Daddy’s girl arduous journey in politics
Harriet James @harriet86jim
At 24 years, many are still figuring out what their purpose in life could be. There are some rocking life to the fullest and others just starting out their careers.
Many are self-conscious as they move into uncharted territory in their life, whether in career or love life.
For Daisy Konainza Nyongesa, at 24, she was nominated as a senator representing the youth on an Orange Democratic Movement party (ODM) ticket.
As her father, Gerishom Nyongesa a farmer and a businessman recalls, Daisy, a firm believer, got the news after she came from a one-week fast in March 2013.
“I knew she was involved in politics particularly with the affairs of her party—mobilising people, but we never anticipated that she would reach that far.
Her mother was busy washing the utensils and I was selling fuel at my filling station when she told us the great news,” he reminiscence.
Nyongesa says the family knelt down and prayed for their daughter who had a challenging task ahead.
House of knowledge
For five years, (between 2013 and 2017), Daisy also served in three house committees in the Senate: Implementation Committee, where she served as the Vice Chairperson, Education Committee and ICT Committee.
She moved several motions, statements and bills that she did collectively with Kenya Young Parliamentarians Association —for instance, Procurement and Asset Disposal Bill that ensures inclusion of one third gender in tender process, women, youth and people living with disabilities.
She further supported Early Childhood Development Education (ECDE) Bill when she was a member of Education Committee.
“According to her, the Senate is a house of people full of wealth of knowledge. She enjoyed her time as a senator.
Being a youth and a woman, she received massive support from her colleagues,” says her father.
While there has been proposals to abolish the Senate, Daisy feels it is a key house.
“She feels the Senate is supposed to be purely an upper house, but because of the amorphousness in the constitution, it is just the other House.
Some people feel we can do without it, but you can’t have devolution without Senate. Their mandate is to protect counties and its people,” says Nyongesa
In addition, the Gender Bill has been hitting a bumpy road. Nominated positions see to it that one gender does not exceed two thirds.
It also assists in the inclusion of youth and persons living with disabilities in all categories of leadership.
Daisy, as her father recalls, began showing leadership skills while in secondary school.
“While in secondary school between 2003 and 2006, at Moi Girls’ Nangili Secondary School, Kakamega, she was made a prefect,” Nyongesa recalls.
In 2008, Daisy joined Masinde Muliro University of Science and Technology to pursue a degree in Education.
“Daisy got actively involved in politics while in campus. In 2010, while still in the university, she participated in grassroot campaigns for the New Constitution,” he adds.
But even while doing this, she faced many challenges as a young woman. “It’s not so easy being in politics as a youth and a woman. There is lack of goodwill from male counterparts.
A lot of mud-slinging is involved. Lack of resources may also hinder work flow, especially because everyone looks upon a leader for help.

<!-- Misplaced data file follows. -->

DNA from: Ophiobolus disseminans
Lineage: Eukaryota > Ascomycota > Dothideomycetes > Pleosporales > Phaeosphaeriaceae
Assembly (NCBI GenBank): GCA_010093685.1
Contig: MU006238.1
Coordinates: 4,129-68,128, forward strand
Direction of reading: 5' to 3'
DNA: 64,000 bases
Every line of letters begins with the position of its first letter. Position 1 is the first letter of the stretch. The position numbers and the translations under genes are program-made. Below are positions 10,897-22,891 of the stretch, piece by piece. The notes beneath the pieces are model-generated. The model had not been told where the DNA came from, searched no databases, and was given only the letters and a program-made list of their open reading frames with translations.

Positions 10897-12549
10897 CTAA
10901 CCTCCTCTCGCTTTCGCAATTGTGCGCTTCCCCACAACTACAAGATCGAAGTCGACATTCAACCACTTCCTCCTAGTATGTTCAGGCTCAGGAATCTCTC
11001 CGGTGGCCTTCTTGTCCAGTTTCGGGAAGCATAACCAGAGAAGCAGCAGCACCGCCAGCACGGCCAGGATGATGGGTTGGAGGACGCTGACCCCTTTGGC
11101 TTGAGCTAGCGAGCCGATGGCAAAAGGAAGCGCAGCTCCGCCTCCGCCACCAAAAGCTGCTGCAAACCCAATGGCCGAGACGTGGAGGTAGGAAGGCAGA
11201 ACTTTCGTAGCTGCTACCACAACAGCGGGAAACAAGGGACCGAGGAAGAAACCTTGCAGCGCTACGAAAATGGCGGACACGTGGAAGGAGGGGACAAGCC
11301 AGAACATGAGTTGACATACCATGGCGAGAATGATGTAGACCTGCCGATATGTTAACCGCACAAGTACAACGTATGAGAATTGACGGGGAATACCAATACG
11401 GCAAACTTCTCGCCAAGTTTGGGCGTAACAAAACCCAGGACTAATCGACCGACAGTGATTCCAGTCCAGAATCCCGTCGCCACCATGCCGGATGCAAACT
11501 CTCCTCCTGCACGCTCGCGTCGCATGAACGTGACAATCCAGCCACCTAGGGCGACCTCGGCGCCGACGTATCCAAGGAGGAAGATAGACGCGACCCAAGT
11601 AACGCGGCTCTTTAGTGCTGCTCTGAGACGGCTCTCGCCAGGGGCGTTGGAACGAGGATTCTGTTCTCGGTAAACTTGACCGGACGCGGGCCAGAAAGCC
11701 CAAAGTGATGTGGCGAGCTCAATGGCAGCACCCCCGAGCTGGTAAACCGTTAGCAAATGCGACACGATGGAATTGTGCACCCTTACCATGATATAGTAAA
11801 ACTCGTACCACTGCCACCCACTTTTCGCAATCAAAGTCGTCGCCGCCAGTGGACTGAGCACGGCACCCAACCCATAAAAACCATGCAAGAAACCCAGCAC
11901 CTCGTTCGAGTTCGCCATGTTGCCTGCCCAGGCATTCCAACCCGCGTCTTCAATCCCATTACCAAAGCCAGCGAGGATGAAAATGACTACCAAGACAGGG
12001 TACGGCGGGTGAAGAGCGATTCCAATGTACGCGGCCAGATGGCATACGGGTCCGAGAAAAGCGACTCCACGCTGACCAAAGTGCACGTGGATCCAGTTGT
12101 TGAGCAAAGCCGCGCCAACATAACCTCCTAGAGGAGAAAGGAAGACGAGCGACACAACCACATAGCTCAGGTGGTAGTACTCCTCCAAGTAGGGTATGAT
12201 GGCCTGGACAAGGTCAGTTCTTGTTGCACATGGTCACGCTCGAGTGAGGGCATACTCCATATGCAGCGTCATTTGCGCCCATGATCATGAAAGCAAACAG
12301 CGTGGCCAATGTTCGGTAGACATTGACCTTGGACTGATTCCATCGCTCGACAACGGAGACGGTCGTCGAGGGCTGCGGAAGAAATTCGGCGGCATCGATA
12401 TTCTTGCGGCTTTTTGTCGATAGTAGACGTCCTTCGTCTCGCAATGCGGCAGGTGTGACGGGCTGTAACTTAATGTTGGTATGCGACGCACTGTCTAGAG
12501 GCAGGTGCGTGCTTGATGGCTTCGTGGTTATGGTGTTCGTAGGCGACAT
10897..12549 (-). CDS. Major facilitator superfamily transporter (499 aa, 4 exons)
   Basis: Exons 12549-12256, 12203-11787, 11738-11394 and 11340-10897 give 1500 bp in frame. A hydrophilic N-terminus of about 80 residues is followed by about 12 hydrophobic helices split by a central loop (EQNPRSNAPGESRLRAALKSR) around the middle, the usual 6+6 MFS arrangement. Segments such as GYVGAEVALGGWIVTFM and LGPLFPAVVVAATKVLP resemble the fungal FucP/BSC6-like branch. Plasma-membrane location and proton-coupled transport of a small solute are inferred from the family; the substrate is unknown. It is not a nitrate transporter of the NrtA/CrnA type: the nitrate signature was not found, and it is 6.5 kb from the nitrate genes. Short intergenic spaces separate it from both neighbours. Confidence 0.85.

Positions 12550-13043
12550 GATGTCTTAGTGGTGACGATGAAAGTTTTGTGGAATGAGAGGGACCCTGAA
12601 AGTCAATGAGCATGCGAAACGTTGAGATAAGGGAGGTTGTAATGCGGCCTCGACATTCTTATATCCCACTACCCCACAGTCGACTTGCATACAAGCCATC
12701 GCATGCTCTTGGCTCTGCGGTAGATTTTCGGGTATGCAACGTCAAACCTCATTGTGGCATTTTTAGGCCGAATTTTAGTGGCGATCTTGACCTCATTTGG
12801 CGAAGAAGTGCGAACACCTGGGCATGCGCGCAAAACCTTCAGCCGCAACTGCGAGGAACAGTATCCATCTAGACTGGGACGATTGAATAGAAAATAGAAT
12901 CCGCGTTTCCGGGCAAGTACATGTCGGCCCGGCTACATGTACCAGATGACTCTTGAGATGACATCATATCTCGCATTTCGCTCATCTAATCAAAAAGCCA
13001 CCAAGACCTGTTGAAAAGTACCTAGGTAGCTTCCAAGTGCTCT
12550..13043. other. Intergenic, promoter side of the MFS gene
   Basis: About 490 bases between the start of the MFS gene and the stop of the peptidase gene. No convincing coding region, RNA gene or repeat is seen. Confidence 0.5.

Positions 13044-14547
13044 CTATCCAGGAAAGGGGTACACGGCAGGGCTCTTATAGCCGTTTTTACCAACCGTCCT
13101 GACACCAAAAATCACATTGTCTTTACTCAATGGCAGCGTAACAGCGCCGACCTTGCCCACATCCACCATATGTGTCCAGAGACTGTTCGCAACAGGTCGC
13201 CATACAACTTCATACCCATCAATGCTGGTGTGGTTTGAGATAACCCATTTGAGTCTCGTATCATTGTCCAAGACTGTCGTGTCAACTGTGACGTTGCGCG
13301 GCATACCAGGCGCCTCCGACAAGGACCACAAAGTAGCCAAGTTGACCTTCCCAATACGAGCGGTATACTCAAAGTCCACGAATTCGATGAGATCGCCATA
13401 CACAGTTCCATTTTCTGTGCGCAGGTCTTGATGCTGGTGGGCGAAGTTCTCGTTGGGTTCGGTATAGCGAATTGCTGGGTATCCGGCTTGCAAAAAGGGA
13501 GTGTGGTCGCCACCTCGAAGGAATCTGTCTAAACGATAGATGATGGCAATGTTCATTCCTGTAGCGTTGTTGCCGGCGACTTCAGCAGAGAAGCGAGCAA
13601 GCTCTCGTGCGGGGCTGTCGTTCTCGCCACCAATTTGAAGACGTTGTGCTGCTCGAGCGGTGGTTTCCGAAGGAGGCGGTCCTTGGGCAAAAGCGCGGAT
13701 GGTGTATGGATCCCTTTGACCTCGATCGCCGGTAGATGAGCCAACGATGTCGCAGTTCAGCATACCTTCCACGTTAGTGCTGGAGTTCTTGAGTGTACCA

But my daughter was determined to break the glass ceiling,” he says
Daisy is thankful for the mentorship of former nominated Senator Janet Ong’era who was also ODM Executive Director.
Ong’era is currently, Kisii county Woman representative.
Ong’era oriented her into politics and vote mobilisation through training under Programme for Young Politicians in Africa.
It is through her guidance that the now 31-year-old served as the Kakamega county Orange Young Democrats League Secretary General from 2011 to 2015 when she was elected as the youth representative to the ODM County Coordinating Committee.
“My only daughter is a hardworking girl and a go-getter. She was a Christian Union leader and served in praise and worship team. At the university, she became the Women Caucus Leader.
This resulted to her joining national politics by being a member of the Western Youth Alliance that campaigned for the 2010 Constitution and eventually ODM,” Nyongesa says.
While campaigning for the Constitution, Daisy toured the former 24 constituencies of Western region.
She interacted with the political class. By the year 2013, the election period, the mother of two was a full-time ODM chief campaigner.
“She was in charge of youth mobilisation in western region. The leadership saw her efforts and rewarded her with the nomination,” he adds.
Daisy is an all-round person who though was busy in politics, she furthered her education and pursued a Master’s Degree in Diplomacy and Foreign Policy at Moi University.
And since she was still young, she didn’t put her social life aside. She would go out with her peers. “I was not married at that time, but I was dating.
I also met several suitors who pretended to love me, only to realise it was love for money. However, I sailed through without scandal,” Diasy says.
Shey got married in 2015 to Nabwera Nabii, a politician. She is a mother of two boys; one aged two years and the other, seven months.
She is also a step mum to three other children who are aged 22, 14 and 11.
“My daughter holds great conviction that youth have a zeal and knowledge to lead and participate in governance.
She has led the way in my family and I celebrate her because has been a good example to the rest in the family,” he says in conclusion.